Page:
For more than a week now, there’s been no new fires reported in the West Fire Region.
But the Ministry of Natural Resources is reminding the public they still need to aware of the rules when they want to light a fire.
Outdoor fires are allowed under the Forest Fires Prevention Act of Ontario (FFPA), provided that people follow the proper outdoor burning guidelines:
•No day burning of brush or grass fires is allowed;
•Such fires can be burned in the evening, when they are set no sooner than two hours before sunset and put out no later than two hours after sunrise; and
•Campfires must be attended by a responsible person at all times, and put dead out before leaving the site.
If you live in an organized municipality or First Nations’ community, check with your fire service for local bylaws on burning.
Find more information at www.ontario.ca/fireprevention
Meanwhile, stormy weather continues in the forecast, with more rain and thunderstorms expected in the region through the week.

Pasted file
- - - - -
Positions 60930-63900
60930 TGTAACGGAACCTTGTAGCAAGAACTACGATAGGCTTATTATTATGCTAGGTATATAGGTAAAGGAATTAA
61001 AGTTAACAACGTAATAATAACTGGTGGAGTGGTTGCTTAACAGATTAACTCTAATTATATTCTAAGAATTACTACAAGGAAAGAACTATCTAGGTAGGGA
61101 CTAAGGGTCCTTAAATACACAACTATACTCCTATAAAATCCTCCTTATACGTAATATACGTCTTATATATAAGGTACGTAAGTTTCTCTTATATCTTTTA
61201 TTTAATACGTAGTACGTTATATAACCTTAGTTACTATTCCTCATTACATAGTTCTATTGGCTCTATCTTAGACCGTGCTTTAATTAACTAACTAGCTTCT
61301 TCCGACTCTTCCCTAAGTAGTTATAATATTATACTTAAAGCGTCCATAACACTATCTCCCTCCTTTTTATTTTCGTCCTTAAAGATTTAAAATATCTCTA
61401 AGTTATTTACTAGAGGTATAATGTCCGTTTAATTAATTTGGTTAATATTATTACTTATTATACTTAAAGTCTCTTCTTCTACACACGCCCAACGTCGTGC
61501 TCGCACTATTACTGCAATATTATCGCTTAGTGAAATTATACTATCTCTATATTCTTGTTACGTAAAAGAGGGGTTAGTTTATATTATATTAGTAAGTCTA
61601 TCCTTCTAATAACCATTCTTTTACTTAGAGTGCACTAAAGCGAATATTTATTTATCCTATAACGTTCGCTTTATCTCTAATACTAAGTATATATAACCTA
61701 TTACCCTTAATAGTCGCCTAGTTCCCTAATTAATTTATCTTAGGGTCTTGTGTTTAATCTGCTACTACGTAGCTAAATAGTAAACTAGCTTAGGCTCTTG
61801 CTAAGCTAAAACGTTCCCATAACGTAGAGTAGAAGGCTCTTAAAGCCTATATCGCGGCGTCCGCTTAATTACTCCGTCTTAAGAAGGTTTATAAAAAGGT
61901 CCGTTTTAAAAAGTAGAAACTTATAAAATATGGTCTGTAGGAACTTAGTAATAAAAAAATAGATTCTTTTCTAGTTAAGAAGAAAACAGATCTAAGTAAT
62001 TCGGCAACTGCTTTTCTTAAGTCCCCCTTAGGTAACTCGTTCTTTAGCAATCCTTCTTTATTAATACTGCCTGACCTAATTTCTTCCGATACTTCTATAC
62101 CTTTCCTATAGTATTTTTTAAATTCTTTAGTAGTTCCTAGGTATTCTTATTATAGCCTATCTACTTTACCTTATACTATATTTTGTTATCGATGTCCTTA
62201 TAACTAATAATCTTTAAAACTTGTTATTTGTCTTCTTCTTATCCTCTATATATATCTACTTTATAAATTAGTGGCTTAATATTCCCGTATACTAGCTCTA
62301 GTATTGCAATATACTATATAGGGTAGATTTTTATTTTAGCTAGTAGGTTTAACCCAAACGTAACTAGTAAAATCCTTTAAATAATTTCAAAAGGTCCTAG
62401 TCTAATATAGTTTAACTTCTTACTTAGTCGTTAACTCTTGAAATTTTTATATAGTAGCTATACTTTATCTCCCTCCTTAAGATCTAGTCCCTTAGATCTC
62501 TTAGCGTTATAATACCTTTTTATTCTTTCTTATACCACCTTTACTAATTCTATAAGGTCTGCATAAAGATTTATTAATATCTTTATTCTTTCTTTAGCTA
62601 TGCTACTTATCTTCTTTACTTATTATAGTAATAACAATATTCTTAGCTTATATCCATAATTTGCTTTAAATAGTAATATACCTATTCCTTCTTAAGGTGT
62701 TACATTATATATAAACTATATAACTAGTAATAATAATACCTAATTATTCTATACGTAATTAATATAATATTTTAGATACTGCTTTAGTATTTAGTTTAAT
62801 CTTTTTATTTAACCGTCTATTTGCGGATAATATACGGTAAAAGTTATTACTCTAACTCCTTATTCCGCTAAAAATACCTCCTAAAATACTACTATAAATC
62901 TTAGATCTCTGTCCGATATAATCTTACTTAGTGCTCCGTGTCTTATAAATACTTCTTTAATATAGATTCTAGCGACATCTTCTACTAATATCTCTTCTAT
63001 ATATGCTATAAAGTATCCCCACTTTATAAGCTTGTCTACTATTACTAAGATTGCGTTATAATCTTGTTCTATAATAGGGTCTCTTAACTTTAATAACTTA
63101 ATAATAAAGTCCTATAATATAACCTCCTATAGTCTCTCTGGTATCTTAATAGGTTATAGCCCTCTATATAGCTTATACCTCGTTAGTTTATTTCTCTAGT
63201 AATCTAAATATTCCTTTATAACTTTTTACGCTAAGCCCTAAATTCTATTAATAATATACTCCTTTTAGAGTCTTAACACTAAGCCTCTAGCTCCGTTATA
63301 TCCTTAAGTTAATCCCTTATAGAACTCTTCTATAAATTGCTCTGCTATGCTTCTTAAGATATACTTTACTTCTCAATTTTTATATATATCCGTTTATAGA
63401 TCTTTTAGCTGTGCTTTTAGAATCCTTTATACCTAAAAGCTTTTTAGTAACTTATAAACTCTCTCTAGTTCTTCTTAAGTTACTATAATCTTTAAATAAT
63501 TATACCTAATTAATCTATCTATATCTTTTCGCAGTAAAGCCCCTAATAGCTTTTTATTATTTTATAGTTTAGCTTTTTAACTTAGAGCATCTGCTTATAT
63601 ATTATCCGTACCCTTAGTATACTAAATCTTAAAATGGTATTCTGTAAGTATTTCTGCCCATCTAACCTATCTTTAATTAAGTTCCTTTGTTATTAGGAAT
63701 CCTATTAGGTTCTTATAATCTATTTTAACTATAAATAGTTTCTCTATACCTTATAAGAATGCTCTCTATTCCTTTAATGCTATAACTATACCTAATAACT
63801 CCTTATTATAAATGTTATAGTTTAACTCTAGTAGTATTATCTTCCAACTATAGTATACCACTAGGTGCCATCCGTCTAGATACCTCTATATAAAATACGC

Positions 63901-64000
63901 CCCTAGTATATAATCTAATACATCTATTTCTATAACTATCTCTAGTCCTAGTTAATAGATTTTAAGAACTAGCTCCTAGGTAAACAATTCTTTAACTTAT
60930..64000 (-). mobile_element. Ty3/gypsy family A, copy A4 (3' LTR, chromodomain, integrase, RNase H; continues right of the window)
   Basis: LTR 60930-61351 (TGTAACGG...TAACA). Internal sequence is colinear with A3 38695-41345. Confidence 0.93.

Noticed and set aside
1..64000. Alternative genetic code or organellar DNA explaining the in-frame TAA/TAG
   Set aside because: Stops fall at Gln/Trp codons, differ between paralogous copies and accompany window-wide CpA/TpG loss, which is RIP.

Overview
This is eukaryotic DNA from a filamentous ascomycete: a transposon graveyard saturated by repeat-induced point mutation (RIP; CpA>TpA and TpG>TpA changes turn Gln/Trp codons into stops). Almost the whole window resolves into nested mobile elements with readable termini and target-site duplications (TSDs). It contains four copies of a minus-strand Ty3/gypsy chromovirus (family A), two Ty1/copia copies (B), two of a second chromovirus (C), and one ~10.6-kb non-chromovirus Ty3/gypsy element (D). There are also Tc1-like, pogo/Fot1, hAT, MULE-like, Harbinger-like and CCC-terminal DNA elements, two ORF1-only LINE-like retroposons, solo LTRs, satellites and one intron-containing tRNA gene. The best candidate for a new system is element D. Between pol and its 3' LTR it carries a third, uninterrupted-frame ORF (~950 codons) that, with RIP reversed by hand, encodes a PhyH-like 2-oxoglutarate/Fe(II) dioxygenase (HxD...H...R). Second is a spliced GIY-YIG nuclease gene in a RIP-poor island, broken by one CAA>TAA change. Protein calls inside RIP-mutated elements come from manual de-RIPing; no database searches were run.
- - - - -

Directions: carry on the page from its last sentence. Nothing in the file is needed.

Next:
Despite recent rainfall, the fire hazard was “high” across the north yesterday and “low-moderate” through the rest of the region.
Red Lake District Fire #32, located northeast of Pikangikum, is listed as “being held” at 4,417 hectares in size.
This lightning-caused fire showed one hot spot during infrared scanning.
Firefighting and Incident Management Team resources are
being demobilized from this fire as FireRangers and Type 2 crews continue digging up and dousing the hot spots.
Red Lake District Fire #26, located about 110 km east of Red Lake, has been “under control” for a number of days now at 1,077 ha in size.
Infrared scanning continues on this fire, as well, to ensure that no hidden hot spots remain.
Managed fires continue to be monitored, including three in Quetico Provincial Park in the Fort Frances District.
These fires are beneficial for renewing ecosystems and restoring habitats.
One additional fire that was being monitored on an island on Eagle Lake, in the Dryden District, has been declared “out.”